As previously explained, EAP, in its petition for certification to appeal to this court, asked this court to certify the following question: “Did the Appellate Court err in concluding that the plaintiffs and the [Dodds] had acquired a prescriptive easement on a pathway over [EAP's] tidal wetlands even though the wooden walkway over which they traveled was in violation of ․ [§§ ] 22a–32 and 22a–361 during the prescriptive period ․ and deemed a public nuisance under ․ § 22a–362?” In reframing the certified question, we omitted any reference to § 22a–362 and simply stated that the question was “[w]hether the Appellate Court properly concluded that construction and use of a walkway deemed to be a per se public nuisance can establish a prescriptive easement over the underlying tidal wetlands․” Murphy v. EAPWJP, LLC, supra, 298 Conn. at 930. Significantly, neither version of the question adequately reflects the record of this case because neither the trial court nor the Appellate Court relied on the plaintiffs' or the Dodds' use of the walkway in concluding that a prescriptive easement had been established. Indeed, the trial court took pains to separate the withdrawn claims of a property right in the walkway from the claims of a prescriptive easement over EAP's land, an approach that the Appellate Court respected and followed.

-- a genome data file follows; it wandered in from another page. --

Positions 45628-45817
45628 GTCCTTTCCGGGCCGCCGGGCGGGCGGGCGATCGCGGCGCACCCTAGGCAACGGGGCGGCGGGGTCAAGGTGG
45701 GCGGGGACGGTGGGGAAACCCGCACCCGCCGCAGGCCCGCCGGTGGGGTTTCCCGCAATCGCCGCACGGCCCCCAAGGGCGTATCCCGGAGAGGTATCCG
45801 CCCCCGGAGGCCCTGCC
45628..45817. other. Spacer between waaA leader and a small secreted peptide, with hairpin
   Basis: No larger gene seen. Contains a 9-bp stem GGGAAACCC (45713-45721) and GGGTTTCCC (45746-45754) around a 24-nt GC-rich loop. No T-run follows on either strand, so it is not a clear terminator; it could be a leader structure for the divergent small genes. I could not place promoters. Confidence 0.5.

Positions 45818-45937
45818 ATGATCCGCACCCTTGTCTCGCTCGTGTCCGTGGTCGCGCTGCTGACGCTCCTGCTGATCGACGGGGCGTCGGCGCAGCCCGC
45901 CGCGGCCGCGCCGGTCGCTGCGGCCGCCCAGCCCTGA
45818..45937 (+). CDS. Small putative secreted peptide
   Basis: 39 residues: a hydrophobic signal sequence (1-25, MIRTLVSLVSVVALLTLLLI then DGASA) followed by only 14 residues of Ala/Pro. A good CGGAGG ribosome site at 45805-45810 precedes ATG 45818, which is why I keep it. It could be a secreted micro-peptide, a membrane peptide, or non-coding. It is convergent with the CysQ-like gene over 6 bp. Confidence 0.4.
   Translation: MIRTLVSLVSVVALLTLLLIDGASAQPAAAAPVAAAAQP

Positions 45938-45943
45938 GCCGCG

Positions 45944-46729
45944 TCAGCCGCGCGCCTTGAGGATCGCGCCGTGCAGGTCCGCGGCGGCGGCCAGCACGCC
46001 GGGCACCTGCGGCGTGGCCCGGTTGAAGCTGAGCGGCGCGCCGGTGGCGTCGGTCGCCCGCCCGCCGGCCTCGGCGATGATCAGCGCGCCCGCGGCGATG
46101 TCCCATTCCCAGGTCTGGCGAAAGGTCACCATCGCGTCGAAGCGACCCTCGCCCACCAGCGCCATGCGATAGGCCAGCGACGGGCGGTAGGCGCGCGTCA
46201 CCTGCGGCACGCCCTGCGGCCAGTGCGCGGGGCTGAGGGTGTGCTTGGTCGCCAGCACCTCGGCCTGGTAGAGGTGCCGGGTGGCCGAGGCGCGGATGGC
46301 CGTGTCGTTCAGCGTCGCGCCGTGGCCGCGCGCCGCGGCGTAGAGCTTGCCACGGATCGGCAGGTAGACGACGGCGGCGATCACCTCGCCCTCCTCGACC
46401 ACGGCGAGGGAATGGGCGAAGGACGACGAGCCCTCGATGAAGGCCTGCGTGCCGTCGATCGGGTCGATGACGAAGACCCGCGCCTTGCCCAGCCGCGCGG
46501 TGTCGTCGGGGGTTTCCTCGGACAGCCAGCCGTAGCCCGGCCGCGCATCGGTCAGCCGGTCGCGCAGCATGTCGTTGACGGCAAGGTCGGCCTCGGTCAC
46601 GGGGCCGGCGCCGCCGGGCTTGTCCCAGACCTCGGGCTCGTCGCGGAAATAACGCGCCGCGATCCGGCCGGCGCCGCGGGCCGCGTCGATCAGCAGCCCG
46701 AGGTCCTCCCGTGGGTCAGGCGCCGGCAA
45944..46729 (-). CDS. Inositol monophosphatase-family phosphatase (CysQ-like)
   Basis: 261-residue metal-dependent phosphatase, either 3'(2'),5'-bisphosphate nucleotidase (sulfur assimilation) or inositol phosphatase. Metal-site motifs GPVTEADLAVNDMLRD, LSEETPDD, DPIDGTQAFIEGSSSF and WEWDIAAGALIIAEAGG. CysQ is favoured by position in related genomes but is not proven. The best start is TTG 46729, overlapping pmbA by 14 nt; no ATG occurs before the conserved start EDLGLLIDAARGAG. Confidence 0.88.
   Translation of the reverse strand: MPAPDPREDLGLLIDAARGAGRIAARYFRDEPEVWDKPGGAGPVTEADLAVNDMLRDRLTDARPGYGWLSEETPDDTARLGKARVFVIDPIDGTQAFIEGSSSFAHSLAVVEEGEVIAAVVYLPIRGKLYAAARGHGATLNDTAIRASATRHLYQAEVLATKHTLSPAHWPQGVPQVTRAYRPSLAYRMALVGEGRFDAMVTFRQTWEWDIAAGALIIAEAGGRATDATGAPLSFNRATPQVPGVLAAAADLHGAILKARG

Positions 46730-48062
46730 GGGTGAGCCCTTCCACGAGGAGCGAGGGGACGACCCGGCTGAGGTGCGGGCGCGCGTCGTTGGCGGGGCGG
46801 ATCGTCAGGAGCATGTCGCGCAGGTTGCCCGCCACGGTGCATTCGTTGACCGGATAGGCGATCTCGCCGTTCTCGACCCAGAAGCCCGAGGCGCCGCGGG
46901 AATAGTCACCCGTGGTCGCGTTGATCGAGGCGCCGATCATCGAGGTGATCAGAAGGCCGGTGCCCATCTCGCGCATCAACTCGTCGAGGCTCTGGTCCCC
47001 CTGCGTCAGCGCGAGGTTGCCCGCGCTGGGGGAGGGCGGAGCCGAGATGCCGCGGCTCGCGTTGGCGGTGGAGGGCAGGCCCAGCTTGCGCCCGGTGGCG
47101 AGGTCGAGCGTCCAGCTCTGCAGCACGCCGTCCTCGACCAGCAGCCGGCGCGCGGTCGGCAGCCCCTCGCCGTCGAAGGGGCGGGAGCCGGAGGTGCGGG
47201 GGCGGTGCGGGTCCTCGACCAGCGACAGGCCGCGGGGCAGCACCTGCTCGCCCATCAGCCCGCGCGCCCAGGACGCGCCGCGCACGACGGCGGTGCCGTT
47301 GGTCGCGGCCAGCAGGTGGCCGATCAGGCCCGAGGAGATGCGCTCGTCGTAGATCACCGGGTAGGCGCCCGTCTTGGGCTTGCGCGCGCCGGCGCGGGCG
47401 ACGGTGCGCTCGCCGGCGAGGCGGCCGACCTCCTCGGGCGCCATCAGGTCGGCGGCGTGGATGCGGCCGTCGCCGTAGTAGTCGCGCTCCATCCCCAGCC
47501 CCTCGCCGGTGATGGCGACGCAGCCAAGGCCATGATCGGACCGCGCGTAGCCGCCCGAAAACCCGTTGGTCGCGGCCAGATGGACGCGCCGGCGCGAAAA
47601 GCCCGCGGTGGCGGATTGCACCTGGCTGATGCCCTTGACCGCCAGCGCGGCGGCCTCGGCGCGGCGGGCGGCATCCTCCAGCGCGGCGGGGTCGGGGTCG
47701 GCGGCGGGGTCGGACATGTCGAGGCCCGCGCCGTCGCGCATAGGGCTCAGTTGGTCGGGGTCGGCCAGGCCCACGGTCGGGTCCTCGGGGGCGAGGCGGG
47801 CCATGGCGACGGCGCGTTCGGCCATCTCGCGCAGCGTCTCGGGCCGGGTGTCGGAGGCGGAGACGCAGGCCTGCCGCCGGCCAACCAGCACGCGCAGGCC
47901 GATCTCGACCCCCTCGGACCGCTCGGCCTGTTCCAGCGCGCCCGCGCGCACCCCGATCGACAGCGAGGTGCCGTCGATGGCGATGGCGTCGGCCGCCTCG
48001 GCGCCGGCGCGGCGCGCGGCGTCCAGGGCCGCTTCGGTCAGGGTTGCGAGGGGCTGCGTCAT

It is well established that a claim must be distinctly raised at trial to be preserved for appeal. Practice Book § 60–5; see, e.g., Perez–Dickson v. Bridgeport, 304 Conn. 483, 498–99, 43 A.3d 69 (2012); New Haven v. Bonner, 272 Conn. 489, 498, 863 A.2d 680 (2005); River Bend Associates, Inc. v. Conservation & Inland Wetlands Commission, 269 Conn. 57, 82, 848 A.2d 395 (2004). In the present case, EAP attempted to amend its counterclaim and cross counterclaim to add public nuisance claims after the trial had concluded, but before the court rendered judgment, which the trial court denied for reasons of “fairness, injustice, negligence and delay․” EAP, however, never challenged the trial court's denial of its eleventh hour attempt to amend its counterclaim and cross counterclaim, and, thus, the issue was not preserved for appeal and is not appropriately before this court.